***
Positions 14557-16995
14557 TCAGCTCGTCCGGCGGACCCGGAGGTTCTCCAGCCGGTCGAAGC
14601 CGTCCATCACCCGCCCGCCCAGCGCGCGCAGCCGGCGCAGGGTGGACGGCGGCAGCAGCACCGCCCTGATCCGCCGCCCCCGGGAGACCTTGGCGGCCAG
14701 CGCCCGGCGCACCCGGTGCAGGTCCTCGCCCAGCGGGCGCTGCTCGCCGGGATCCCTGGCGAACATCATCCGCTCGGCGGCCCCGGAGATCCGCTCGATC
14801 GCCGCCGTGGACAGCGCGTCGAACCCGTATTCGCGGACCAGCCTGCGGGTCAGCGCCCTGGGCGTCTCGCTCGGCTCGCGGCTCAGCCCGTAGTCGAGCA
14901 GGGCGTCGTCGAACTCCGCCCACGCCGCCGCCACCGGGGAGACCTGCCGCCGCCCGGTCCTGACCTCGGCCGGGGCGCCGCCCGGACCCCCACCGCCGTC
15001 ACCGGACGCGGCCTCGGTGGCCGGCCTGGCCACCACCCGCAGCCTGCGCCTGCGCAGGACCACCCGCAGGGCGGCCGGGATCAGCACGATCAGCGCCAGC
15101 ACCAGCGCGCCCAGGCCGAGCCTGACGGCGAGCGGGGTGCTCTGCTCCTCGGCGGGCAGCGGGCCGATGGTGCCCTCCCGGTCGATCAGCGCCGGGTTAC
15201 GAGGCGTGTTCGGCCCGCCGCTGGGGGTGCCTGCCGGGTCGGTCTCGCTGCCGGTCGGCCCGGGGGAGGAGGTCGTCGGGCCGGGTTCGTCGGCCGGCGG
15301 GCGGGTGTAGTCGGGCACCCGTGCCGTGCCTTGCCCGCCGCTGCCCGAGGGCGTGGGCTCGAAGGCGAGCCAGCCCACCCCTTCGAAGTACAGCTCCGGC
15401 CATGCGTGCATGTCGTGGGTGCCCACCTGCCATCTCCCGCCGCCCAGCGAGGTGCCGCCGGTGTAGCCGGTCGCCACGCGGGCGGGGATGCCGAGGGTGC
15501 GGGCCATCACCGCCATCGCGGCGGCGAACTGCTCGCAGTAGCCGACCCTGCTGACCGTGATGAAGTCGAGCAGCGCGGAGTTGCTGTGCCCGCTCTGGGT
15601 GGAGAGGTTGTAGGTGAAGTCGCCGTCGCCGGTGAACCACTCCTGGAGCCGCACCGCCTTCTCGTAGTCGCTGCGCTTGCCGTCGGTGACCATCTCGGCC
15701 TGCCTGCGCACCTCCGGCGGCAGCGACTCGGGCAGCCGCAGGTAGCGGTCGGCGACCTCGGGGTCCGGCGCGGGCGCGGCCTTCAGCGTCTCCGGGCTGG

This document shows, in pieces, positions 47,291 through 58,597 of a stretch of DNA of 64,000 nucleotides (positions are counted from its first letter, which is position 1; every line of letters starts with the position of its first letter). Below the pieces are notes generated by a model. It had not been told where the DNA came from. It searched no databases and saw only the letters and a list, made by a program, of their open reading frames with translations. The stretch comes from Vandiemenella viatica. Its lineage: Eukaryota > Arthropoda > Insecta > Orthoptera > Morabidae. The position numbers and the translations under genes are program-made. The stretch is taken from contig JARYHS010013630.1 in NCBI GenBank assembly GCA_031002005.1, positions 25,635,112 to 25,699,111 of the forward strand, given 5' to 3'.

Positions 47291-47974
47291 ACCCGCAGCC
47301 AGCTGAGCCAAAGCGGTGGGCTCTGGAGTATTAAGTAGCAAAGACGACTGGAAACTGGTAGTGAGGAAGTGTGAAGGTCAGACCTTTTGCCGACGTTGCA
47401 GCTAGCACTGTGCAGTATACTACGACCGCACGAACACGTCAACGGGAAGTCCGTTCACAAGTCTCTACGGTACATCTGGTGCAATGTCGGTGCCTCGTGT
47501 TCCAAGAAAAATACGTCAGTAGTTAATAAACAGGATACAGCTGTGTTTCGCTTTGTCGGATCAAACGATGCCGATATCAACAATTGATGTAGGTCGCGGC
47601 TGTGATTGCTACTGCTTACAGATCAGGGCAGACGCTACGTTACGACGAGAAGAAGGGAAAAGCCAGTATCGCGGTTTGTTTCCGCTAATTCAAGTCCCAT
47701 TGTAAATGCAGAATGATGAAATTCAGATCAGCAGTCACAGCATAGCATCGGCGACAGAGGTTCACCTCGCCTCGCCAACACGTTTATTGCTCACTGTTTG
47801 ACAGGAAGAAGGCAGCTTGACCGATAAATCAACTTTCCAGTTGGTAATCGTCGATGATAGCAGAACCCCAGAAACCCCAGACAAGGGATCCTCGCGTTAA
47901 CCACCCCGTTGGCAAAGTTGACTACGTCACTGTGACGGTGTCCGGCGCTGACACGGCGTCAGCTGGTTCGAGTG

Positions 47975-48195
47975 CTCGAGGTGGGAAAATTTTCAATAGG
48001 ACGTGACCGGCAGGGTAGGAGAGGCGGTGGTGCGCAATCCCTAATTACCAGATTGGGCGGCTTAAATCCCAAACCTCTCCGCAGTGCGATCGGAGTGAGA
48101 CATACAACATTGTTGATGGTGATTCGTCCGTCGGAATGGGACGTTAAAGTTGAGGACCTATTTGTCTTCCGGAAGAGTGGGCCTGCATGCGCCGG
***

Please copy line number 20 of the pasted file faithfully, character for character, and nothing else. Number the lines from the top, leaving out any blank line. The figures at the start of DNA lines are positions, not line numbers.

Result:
47501 TCCAAGAAAAATACGTCAGTAGTTAATAAACAGGATACAGCTGTGTTTCGCTTTGTCGGATCAAACGATGCCGATATCAACAATTGATGTAGGTCGCGGC